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PlayStation 2 debuted in Japan on March 4, 2000. That means that the classic console is now 20 years old.
Now, after we’re all done feeling old, I want to give a lot of respect to the PS2. Sony sold over 155 million of these consoles, making the PS2 the most successful video game system of all time. But more important than that, the PS2 has maybe the greatest library of games ever created.
You could make an easy list of 100 great PS2 games, but I’m going to spend a little time here highlighting my favorites from the historic console.
Shadow of the Colossus
I love spectacle when it has a fun game built around it, and Shadow of the Colossus did spectacle better than any game before it. Plus, I’ve always felt like 3D games have struggled to do boss fights as well as 2D experiences. Well, here’s a game that’s pretty much all boss fights, and they’re some of the most epic of any era.
I still remember how excited I was hiding in a cave from a giant monster, only to realize I could jump onto his beard when he crouched down to look for me in my little hiding spot. And then there’s the bird-like colossus, which I fell off of when it was at the apex of a flying loop … only to land back on it. Man, I still geek out over that moment.
Metal Gear Solid 3: Subsistence
I’ve been a fan of the Metal Gear Solid series since the original PlayStation days, and I’ve kept that adoration going even when its games have some glaring faults. Metal Gear Solid 3, however, doesn’t have much of anything wrong with it. It’s Cold War story has tons of intrigue without letting the usual Metal Gear Solid goofiness overshadow the darkness and heart of the narrative. And while its survival mechanics seemed daunting at first, having to keep yourself fed and healthy made for a more immersive experience.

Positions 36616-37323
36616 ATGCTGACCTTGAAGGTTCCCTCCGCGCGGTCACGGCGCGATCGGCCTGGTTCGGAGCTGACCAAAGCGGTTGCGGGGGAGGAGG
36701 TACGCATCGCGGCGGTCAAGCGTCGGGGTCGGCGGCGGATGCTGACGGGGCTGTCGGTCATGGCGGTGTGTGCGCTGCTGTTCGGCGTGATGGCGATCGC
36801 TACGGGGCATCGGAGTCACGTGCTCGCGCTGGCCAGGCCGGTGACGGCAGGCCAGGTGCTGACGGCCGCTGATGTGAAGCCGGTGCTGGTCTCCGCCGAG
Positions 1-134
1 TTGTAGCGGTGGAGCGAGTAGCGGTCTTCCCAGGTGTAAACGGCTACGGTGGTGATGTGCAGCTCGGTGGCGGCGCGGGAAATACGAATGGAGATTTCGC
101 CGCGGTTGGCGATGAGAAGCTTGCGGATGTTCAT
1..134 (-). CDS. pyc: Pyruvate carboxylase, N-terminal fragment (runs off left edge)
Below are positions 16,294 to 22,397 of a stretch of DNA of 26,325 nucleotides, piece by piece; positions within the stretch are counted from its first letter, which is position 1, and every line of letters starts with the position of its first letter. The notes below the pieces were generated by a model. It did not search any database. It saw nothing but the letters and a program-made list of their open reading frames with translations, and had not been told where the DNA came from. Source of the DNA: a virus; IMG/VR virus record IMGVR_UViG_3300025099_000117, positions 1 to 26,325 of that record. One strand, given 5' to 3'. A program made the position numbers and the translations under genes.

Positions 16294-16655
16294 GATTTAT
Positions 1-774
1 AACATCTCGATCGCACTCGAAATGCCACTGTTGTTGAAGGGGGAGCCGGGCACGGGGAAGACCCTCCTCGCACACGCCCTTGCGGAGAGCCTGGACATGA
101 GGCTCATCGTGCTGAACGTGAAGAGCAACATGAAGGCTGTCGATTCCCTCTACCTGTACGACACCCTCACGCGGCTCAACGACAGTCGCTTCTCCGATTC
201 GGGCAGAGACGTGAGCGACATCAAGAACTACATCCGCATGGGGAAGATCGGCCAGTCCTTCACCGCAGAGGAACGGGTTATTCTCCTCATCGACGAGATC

I also am going with the Subsistence version because it fixed the one major problem with the original release: the camera. Subsistence introduced a third-person camera that became standard for the series going forward.
Kingdom Hearts II
Man, I don’t know if there was a game I ever was more excited about that Kingdom Hearts II. Disney and gaming are two of my favorite things ever, so the first Kingdom Hearts brought me nothing than joy. The sequel brought a faster-paced combat system, some of the best Disney worlds the series has seen still (shout outs to Tron and Steamboat Mickey), and a fantastic soundtrack.
Even all these years later, and after Kingdom Hearts III finally came out, Kingdom Hearts II is still my favorite entry in the series.
Final Fantasy XII
Final Fantasy is one of my favorite gaming franchises, but Final Fantasy XII was actually the first title in the series that I beat. I was drawn in by its beautiful, medieval-Mediterranean world (I’m a sucker for any RPG with a giant port city), and I was won over by its strategic real-time combat. You could still control your party members, and you often times had to, but you could essentially program your party with a series of “if/then” commands via the complex Gambit system. I spent hours tinkering with my Gambits trying to create the smartest RPG party possible.
I had such a great time that I soon went back and played the first 10 Final Fantasy games in a joyous six-month marathon. But, as they say, you never forget your first. Final Fantasy XII helped jump start a new appreciation for all kinds of JRPGs in my life.
Final Fantasy X is also great. But Final Fantasy XII just had the more interesting world and battle system for me. The voice acting in XII is also much better.
Tony Hawk’s Pro Skater 3
PlayStation 2 had a lot of great Tony Hawk games, but the series went into a more open-world direction after Tony Hawk’s Pro Skater 3. I prefer the smaller, time limit-restricted levels, and THPS3 perfected that formula. Heck, if you don’t think that Airport is the best stage in the franchise, then we’re enemies for life.
Every other game on this list has received modern ports, remakes, and/or sequels in the modern era. Sadly, the last Tony Hawk game was the abysmal Pro Skater 5 from 2015. I’m still not ready to revisit that wound.
The RetroBeat is a weekly column that looks at gaming’s past, diving into classics, new retro titles, or looking at how old favorites — and their design techniques — inspire today’s market and experiences. If you have any retro-themed projects or scoops you’d like to send my way, please contact me.
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